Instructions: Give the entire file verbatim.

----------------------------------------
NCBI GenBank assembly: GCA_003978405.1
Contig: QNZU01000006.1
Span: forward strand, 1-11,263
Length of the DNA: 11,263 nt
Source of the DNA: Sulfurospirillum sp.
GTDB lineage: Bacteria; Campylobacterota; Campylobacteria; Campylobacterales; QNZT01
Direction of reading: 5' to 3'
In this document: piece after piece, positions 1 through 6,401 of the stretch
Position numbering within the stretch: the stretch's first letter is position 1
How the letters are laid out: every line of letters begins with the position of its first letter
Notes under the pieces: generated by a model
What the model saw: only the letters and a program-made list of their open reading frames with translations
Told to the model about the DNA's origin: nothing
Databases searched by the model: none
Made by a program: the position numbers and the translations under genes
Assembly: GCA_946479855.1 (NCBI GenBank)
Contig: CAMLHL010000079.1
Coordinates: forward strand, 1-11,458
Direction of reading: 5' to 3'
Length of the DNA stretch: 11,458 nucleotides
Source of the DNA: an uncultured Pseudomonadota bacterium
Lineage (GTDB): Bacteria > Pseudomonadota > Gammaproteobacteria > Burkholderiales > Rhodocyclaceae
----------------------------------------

NCBI GenBank assembly: GCA_003978405.1
Contig: QNZU01000006.1
Span: forward strand, 1-11,263
Length of the DNA: 11,263 nt
Source of the DNA: Sulfurospirillum sp.
GTDB lineage: Bacteria; Campylobacterota; Campylobacteria; Campylobacterales; QNZT01
Direction of reading: 5' to 3'
In this document: piece after piece, positions 1 through 6,401 of the stretch
Position numbering within the stretch: the stretch's first letter is position 1
How the letters are laid out: every line of letters begins with the position of its first letter
Notes under the pieces: generated by a model
What the model saw: only the letters and a program-made list of their open reading frames with translations
Told to the model about the DNA's origin: nothing
Databases searched by the model: none
Made by a program: the position numbers and the translations under genes
Assembly: GCA_946479855.1 (NCBI GenBank)
Contig: CAMLHL010000079.1
Coordinates: forward strand, 1-11,458
Direction of reading: 5' to 3'
Length of the DNA stretch: 11,458 nucleotides
Source of the DNA: an uncultured Pseudomonadota bacterium
Lineage (GTDB): Bacteria > Pseudomonadota > Gammaproteobacteria > Burkholderiales > Rhodocyclaceae